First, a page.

Magento is a bundle of e-commerce awesome, especially when paired with over 180 Zapier services. However, getting Magento to talk to Zapier services fluently can be tricky – at first.

In this post we’ll talk about how to authenticate with Magento.

Getting Started

Before creating a zap using Magento, log on to your Magento Admin site (i.e., www.magentosite.com/admin) and create a new SOAP/ XML-RPC role and user (see screen shot below).

Magento Admin


Learn how to create a role here.

Learn how to create a user here.

Setting up your zap

When complete, you’ll need three things to successfully authenticate with Magento from Zapier: a user name, API key, and (most important) the correct URL to your Magento web site.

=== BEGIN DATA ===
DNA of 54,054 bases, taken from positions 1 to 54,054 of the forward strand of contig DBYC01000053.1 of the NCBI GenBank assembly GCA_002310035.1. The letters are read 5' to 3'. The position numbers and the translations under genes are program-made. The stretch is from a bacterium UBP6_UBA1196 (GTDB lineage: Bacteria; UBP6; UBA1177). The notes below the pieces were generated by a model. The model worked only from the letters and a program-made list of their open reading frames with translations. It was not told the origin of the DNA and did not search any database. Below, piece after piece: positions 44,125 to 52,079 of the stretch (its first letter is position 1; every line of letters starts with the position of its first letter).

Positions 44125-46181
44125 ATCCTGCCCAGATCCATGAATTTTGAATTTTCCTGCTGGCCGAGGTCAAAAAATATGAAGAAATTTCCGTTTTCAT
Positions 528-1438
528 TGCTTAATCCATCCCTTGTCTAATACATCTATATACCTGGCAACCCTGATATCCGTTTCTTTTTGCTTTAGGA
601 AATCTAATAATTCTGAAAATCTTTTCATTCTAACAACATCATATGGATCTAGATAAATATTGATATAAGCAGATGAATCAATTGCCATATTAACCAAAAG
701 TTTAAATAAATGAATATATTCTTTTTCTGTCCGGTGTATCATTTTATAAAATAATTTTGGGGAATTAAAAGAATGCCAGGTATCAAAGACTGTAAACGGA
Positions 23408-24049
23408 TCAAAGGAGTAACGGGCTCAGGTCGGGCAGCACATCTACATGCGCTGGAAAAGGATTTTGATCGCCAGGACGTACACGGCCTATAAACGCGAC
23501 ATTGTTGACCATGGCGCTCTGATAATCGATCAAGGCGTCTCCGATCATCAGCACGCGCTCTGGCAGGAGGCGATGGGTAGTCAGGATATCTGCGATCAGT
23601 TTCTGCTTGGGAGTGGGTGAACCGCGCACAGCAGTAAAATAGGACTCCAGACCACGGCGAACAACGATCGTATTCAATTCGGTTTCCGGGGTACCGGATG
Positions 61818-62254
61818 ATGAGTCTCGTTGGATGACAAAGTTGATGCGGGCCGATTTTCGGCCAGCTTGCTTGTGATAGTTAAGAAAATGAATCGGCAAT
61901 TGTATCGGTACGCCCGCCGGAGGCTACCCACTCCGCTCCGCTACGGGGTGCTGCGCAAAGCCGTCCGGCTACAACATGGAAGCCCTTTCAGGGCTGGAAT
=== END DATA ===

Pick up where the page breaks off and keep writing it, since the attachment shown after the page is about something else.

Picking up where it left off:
Make sure to use the username and API Key created in the Magento's admin console on the SOAP/XML-RPC user page. As far as URL, typically you'd use, for example, one of the following options:

  1. http://magentosite.com
  2. https://magnetosite.com
  3. http://magentosite.com/index.php
  4. https://magnetosite.com/index.php

If you learn that using option 3 or 4 works and is required to authenticate with Magento, this is because of Magento htaccess configuration settings. To get rid of the "index.php" as part of your URL, you can get insight here. Otherwise, it's safe to keep it as-is.

Although brief, you now have ammunition to resolve most issues when authenticating Magento with Zapier. If you still have problems, let us know at contact@zapier.com and will also make sure to update this post.

Note: We test zaps using Magento Community Edition version 1.7.02. If you have an older version of Magento, we advise upgrading to or newer.

About the Author

Royce Haynes is a web engineer originally from Kansas City.